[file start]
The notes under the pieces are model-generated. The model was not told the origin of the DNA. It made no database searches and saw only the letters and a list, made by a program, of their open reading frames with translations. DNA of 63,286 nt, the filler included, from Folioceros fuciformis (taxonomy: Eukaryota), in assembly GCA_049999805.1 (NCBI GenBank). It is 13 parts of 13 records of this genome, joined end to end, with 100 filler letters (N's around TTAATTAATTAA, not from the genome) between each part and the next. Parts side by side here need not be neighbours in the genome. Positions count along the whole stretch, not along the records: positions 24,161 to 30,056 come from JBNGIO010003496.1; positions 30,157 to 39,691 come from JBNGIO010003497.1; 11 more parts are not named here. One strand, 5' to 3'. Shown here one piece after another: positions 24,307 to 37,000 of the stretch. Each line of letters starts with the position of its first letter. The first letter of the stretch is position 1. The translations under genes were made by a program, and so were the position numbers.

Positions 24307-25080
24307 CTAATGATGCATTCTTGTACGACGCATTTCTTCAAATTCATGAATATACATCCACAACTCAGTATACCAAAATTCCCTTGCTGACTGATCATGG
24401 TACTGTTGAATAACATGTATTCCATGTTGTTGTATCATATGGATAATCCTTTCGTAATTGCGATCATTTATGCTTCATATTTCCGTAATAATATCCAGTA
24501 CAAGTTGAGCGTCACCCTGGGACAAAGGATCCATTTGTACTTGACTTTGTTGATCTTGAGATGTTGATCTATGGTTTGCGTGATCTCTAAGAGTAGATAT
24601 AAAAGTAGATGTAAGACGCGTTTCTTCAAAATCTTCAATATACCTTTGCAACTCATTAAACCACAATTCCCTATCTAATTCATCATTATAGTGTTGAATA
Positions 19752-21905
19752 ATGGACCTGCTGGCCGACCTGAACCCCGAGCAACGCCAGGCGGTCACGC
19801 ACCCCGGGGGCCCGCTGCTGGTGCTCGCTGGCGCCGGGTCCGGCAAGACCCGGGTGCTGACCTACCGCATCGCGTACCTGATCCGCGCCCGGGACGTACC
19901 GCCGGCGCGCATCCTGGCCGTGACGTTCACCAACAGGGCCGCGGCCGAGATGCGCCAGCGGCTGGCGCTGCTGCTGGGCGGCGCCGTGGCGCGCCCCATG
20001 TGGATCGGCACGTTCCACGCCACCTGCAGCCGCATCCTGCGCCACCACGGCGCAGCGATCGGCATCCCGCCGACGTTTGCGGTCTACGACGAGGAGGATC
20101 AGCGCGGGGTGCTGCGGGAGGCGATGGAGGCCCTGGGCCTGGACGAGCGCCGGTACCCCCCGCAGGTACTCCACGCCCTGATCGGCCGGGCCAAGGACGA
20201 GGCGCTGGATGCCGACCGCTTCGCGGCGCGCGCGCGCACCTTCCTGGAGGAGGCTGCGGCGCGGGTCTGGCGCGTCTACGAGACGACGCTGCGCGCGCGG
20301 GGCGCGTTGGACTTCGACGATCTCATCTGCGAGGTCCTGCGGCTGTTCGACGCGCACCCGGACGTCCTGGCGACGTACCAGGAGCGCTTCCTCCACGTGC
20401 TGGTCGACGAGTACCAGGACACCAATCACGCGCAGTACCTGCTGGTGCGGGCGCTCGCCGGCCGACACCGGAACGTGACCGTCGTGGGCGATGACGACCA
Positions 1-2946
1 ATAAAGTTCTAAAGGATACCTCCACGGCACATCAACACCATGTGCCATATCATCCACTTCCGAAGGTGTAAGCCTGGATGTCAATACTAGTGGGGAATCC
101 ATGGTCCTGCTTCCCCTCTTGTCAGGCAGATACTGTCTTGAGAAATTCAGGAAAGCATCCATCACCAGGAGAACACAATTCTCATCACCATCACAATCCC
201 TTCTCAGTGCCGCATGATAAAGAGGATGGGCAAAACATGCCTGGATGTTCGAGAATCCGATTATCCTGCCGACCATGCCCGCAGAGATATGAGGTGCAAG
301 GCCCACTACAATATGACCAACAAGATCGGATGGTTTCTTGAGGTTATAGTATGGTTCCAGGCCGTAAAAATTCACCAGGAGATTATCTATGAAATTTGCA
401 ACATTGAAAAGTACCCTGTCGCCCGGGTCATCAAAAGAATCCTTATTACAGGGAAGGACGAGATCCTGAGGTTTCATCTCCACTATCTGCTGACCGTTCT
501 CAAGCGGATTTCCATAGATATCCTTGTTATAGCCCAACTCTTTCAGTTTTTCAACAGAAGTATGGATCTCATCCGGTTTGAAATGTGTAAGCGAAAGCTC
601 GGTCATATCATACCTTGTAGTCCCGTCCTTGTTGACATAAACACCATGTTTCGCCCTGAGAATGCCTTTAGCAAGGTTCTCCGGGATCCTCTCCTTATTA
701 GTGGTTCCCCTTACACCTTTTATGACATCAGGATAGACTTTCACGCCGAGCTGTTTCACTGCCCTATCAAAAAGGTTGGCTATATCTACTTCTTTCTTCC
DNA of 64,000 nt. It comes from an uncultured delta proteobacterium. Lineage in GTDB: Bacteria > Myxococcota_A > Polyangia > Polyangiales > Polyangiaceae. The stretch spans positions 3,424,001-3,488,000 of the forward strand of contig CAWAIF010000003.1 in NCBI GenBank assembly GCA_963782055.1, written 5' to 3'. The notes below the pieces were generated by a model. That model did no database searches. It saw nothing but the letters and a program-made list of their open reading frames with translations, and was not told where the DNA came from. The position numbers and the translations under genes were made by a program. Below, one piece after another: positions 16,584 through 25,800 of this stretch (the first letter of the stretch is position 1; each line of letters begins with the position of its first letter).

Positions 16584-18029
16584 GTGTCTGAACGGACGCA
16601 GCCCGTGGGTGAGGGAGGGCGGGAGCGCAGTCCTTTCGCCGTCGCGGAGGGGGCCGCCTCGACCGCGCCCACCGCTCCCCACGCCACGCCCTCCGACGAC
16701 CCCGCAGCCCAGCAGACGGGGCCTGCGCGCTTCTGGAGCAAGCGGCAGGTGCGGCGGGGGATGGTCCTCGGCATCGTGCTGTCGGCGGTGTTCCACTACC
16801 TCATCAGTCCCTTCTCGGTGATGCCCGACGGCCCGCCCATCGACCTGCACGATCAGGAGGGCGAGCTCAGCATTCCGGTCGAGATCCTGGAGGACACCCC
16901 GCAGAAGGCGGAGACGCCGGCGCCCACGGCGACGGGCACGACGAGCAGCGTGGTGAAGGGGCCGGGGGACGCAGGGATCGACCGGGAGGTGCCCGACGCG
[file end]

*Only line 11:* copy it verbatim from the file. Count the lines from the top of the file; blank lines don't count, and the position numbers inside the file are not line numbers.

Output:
20001 TGGATCGGCACGTTCCACGCCACCTGCAGCCGCATCCTGCGCCACCACGGCGCAGCGATCGGCATCCCGCCGACGTTTGCGGTCTACGACGAGGAGGATC